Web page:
Zermatt is a car-free town, though don't despair about having to drag your suitcases for miles to your hotel, as there are these cute electric vehicles that whiz around town.
Most hotels and many restaurants seemed to have their own branded ones zipping about the place, and there are taxis as well. We were collected from the station by our hotel's electric car, and as we alighted the train there seemed to be a sea of these odd little vans waiting for people just like us.
It is worth noting that these electric cars practically make no sound, so be careful if you are walking on the road as they tend to sneak up on you! And they drive fast.
If you are driving to Zermatt, you will actually have to park your car in a giant car park in Tasch, and then catch the train into Zermatt, which takes around 10 minutes.
We travelled to Zermatt via the scenic Glacier Express train (more info in "Things to Do" tip), though when we departed we just went by regular train.
Train travel in Switzerland is easy. Trains are clean and run on time. Stations are well signposted and fellow travellers are considerate. The trains we travelled on all had luggage areas and toilets. It is a stress-free way to get around the country.
Being on the train is also a great way to do some sight seeing on route. Some of the rail lines travel through the most gorgeous mountain scenery. One day we travelled on the Glacier Express, on a 6 hour journey from Chur to Zermatt. The train travels through valleys, up mountains, past lakes and glaciers.
The only confusing thing connected to train travel in Switzerland is deciding what type of ticket or rail pass to buy. Sure you can buy tickets from place to place as you go, but there are various passes that may work our more economical depending on your itinerary and rail usage.
I spent some time before our trip calculating out the cost of buying various tickets versus rail passes, and in our case determined that a Swiss Pass offered the best value. The Swiss Pass is valid on almost all trains (supplement was required to use the Glacier Express), on buses, ferries, and we got 50% off the cost of cable cars and mountain transport in Zermatt.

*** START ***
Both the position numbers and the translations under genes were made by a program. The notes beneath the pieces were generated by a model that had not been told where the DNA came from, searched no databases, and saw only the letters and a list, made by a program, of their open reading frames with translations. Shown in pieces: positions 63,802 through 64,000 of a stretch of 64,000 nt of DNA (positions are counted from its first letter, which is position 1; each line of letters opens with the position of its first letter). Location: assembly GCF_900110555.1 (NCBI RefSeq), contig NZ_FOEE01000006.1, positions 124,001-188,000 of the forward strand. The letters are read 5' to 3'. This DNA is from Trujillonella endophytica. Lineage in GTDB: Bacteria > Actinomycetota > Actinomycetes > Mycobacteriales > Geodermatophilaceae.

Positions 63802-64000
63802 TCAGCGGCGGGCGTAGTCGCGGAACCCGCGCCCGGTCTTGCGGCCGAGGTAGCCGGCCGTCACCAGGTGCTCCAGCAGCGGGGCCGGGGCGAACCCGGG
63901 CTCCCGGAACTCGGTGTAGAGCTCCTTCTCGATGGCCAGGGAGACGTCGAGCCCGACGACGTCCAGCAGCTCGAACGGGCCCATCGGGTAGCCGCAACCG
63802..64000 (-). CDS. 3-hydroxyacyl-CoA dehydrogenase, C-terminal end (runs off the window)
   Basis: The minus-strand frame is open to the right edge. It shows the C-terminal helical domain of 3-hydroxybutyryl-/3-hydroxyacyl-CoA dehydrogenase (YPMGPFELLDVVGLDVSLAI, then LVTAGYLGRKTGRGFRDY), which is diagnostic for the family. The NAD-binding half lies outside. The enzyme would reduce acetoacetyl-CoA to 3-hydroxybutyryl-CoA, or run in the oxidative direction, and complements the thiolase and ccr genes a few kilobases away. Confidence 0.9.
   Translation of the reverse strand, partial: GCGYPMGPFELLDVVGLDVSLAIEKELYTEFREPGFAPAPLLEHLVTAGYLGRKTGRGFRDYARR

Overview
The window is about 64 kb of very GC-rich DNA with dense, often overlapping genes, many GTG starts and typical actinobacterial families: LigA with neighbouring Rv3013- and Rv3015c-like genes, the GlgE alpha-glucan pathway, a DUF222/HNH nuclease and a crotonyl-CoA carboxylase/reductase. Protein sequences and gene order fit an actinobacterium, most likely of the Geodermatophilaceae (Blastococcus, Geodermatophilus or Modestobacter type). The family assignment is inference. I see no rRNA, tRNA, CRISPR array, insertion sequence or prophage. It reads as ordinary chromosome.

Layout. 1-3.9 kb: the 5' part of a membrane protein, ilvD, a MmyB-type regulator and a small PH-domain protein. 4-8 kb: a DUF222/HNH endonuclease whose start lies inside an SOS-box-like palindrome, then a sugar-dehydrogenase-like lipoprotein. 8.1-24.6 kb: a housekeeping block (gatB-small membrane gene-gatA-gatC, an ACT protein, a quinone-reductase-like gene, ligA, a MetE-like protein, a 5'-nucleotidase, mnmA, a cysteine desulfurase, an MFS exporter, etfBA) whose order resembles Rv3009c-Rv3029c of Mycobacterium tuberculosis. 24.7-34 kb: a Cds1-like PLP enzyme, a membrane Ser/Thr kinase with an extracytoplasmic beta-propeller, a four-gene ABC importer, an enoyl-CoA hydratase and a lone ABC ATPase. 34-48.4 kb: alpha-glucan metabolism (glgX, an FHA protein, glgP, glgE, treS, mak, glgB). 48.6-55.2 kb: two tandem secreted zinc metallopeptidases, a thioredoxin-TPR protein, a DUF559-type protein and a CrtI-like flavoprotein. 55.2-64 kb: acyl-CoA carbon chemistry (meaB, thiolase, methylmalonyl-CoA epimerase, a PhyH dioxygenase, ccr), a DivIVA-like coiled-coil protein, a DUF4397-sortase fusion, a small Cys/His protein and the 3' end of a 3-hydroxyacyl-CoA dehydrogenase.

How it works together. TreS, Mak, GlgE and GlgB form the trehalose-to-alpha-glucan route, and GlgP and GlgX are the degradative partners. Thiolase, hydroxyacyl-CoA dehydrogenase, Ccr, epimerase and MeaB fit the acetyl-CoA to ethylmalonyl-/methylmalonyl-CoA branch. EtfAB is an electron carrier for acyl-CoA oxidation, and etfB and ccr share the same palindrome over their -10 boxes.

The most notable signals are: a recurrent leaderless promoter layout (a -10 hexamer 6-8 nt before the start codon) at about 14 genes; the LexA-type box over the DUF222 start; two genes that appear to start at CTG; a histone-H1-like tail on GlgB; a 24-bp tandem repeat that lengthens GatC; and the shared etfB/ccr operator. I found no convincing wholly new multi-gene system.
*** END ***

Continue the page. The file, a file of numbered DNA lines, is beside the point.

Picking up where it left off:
You can investigate Rail Passes here
Train timetables and routing here
The new Lötschberg base tunnel is one of the major Swiss project of the century.
The Lötschberg base tunnel is 34.6 kilometres long and extends from Frutigen in the Kander valley (canton Bern) to Raron in the Rhone valley (canton Valais).
After it opens in 2007, the new high-speed rail tunnel, together with the Simplon tunnel, will be the first fast north-south transalpine link. Speeding through the Lötschberg base tunnel will be possible up to 280 kph!
From December 2007, good news the journey time to the Valais will be reduce.
*Interlaken - Zermatt 2h09 instead of 3h11, so less 72 minutes!
*Bern - Zermatt 2h06 instead of 3h13, so less 72 minutes!
*Basel – Zermatt 3h13 instead of 4h24, so less 71 minutes!
*Zürich - Zermatt 3h14 instead of 4h24, so less 70 minutes!
The Valais region now has much faster connections to the rest of Switzerland, so more time to enjoy your stay.
To help maintain Zermatt's original character,roads are kept exclusively for electric vehicles, such as electric bus,electric taxi or even horse drawn carriages.Very environment friendly,huh;) If you like to walk,you can just walk around Zermatt,it's envionmnet friendlier I guess;) I have tried the bus, it cost me 2.50 sfr. for one way trip from Zermatt train station to Schwarzsee cable car station.
Take the Gornergratbahn,located just right next to the train station in Zermatt.Sometimes they have the so-called "happy hour" where you pay less to go to Gornergrat,I think its starts from 12noon 'til the last descent.Gornergrat railway was the first electric cogwheel train in Switzerland.